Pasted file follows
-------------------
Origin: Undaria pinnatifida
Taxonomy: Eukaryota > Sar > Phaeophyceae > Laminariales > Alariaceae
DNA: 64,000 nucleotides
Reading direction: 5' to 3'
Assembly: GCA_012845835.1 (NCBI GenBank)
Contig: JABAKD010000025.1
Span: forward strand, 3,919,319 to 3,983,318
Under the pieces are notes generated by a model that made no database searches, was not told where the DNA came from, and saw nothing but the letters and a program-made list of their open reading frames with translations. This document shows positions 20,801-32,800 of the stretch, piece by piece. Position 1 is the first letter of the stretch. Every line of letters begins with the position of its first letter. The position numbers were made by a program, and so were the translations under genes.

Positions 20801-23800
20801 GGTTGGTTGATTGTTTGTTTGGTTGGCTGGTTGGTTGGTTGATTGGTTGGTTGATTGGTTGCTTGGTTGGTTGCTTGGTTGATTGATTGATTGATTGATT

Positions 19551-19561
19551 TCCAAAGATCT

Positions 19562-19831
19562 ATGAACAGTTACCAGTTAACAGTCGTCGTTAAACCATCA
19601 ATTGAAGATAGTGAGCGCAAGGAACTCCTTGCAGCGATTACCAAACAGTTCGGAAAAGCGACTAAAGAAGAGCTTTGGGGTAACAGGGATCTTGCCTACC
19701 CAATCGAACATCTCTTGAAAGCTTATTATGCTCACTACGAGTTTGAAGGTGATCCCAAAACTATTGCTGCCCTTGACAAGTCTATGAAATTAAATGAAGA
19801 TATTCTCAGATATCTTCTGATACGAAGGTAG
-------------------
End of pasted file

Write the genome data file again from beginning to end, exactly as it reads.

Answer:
Origin: Undaria pinnatifida
Taxonomy: Eukaryota > Sar > Phaeophyceae > Laminariales > Alariaceae
DNA: 64,000 nucleotides
Reading direction: 5' to 3'
Assembly: GCA_012845835.1 (NCBI GenBank)
Contig: JABAKD010000025.1
Span: forward strand, 3,919,319 to 3,983,318
Under the pieces are notes generated by a model that made no database searches, was not told where the DNA came from, and saw nothing but the letters and a program-made list of their open reading frames with translations. This document shows positions 20,801-32,800 of the stretch, piece by piece. Position 1 is the first letter of the stretch. Every line of letters begins with the position of its first letter. The position numbers were made by a program, and so were the translations under genes.

Positions 20801-23800
20801 GGTTGGTTGATTGTTTGTTTGGTTGGCTGGTTGGTTGGTTGATTGGTTGGTTGATTGGTTGCTTGGTTGGTTGCTTGGTTGATTGATTGATTGATTGATT

Positions 19551-19561
19551 TCCAAAGATCT

Positions 19562-19831
19562 ATGAACAGTTACCAGTTAACAGTCGTCGTTAAACCATCA
19601 ATTGAAGATAGTGAGCGCAAGGAACTCCTTGCAGCGATTACCAAACAGTTCGGAAAAGCGACTAAAGAAGAGCTTTGGGGTAACAGGGATCTTGCCTACC
19701 CAATCGAACATCTCTTGAAAGCTTATTATGCTCACTACGAGTTTGAAGGTGATCCCAAAACTATTGCTGCCCTTGACAAGTCTATGAAATTAAATGAAGA
19801 TATTCTCAGATATCTTCTGATACGAAGGTAG